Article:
Chief Justice of the United States John Roberts has appointed Judge Reggie B. Walton of the D.C. District Court to serve as Presiding Judge of the Foreign Intelligence Surveillance Court, effective February 22, 2013.
Judge Walton, who has been a member of the FIS Court since May 2007, will replace Presiding Judge John D. Bates, whose term expires on February 21. Judge Walton’s own term on the Court extends through May 18, 2014. His appointment as Presiding Judge was confirmed by Sheldon Snook, spokesman for the Court.
The Foreign Intelligence Surveillance Court reviews and authorizes applications for electronic surveillance and physical search under the Foreign Intelligence Surveillance Act. A roster of the current court membership is here.
The Court’s operation under the recently renewed FISA Amendments Act was discussed in Reauthorization of the FISA Amendments Act, Congressional Research Service, January 2, 2013.
In his regular capacity as district court judge, Judge Walton has presided over a number of celebrated cases including U.S. v. Libby, U.S. v. Roger Clemens, and Hatfill v. John Ashcroft. Less famously, he also heard Aftergood v. National Reconnaissance Office, a 2005 Freedom of Information Act case in which he ruled in favor of the plaintiff, myself. That case inaugurated the now-routine public release of unclassified intelligence agency budget justification records.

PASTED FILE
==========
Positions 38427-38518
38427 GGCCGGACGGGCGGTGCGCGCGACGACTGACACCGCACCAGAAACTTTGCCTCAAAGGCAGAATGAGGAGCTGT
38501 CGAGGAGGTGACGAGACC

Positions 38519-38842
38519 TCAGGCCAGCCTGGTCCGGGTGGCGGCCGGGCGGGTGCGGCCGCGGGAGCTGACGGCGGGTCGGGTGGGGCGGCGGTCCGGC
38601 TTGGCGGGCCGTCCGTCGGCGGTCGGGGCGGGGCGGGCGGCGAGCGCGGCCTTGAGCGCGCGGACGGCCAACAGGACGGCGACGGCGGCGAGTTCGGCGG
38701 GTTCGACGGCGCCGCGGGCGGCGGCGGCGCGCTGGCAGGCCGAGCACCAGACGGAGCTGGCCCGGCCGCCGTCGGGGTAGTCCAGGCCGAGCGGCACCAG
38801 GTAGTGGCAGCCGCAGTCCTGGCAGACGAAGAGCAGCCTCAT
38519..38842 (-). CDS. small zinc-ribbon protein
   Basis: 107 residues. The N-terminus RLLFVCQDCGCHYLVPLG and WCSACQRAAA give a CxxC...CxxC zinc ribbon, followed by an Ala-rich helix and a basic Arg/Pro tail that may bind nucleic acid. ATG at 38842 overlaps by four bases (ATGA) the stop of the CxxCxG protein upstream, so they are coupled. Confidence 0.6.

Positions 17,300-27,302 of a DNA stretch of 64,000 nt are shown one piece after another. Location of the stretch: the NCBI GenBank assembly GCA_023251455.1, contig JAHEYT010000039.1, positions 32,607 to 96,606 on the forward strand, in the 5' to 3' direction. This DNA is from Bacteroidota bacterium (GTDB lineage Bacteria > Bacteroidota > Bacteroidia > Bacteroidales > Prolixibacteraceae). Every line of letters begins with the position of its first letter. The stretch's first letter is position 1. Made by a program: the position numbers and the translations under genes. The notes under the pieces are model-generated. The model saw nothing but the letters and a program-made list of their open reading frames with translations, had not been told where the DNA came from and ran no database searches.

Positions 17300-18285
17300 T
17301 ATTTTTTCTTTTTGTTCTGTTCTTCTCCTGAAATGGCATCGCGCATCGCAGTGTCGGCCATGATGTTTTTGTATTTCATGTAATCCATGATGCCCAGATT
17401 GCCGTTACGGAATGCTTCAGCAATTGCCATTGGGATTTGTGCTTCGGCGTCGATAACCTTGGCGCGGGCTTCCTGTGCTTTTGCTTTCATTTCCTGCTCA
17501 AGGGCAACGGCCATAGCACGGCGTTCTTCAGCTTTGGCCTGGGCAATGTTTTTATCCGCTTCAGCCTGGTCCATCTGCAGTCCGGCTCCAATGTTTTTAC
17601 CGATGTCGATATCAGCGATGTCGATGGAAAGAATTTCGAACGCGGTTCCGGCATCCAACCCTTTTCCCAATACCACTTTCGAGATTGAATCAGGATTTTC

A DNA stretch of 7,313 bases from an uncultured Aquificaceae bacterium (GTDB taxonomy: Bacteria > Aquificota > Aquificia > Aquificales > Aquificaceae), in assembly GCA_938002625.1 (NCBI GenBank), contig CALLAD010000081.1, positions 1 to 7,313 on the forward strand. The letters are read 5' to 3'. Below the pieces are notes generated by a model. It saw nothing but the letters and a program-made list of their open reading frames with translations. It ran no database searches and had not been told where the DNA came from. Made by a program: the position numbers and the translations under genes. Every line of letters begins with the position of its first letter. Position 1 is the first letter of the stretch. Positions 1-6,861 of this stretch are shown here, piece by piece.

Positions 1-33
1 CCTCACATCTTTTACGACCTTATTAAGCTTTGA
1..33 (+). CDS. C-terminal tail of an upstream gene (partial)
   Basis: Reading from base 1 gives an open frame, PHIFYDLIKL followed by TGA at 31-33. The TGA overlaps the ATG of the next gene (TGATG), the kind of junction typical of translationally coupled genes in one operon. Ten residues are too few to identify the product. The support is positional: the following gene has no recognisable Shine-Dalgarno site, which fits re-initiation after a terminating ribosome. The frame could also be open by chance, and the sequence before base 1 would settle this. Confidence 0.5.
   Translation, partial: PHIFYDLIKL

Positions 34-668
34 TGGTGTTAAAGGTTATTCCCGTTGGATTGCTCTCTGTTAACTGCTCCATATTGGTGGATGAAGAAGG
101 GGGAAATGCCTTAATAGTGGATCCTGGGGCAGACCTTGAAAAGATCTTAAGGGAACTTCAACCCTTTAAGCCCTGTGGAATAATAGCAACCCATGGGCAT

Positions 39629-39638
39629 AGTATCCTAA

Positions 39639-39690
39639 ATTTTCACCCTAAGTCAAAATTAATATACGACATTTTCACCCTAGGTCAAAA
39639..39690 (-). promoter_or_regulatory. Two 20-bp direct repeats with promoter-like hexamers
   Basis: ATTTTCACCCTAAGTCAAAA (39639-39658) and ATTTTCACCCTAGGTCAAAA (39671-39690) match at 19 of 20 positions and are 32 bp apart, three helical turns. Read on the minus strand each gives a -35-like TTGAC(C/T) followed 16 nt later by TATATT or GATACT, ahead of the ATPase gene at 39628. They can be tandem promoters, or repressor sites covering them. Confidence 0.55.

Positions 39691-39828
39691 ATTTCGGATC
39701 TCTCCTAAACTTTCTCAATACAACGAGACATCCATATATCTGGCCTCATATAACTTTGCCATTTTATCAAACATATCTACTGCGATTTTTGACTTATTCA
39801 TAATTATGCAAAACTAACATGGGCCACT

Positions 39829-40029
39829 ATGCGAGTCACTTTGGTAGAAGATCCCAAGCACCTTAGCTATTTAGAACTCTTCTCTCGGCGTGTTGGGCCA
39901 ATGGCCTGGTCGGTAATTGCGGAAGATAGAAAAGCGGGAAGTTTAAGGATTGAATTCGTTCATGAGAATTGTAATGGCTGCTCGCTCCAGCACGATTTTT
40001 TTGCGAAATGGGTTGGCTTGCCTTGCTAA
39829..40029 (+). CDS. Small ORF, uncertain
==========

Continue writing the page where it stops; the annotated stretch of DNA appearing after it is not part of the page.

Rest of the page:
These policy proposals will simplify the affordable housing qualification process for all federal housing programs, primarily focusing on PBV and LIHTC, to move eligible households into vacant units more quickly.
A uniform software tool for inputting building permit data would make the U.S. Census Bureau’s Building Permit Survey (BPS) more reliable, and it would also facilitate more fine-grained geographical analysis of new housing development.
The U.S. Bureau of Reclamation (USBR) should prioritize funding water projects for local governments that would expand the production of new housing in their service areas if given the water resources to do so.
Congress needs to amend the definition of a manufactured home to remove the phrase “on a permanent chassis.” By doing this, Congress can eliminate wasted construction materials, allow new multifamily design options under the HUD Code, and unleash competition from factory-built manufactured housing.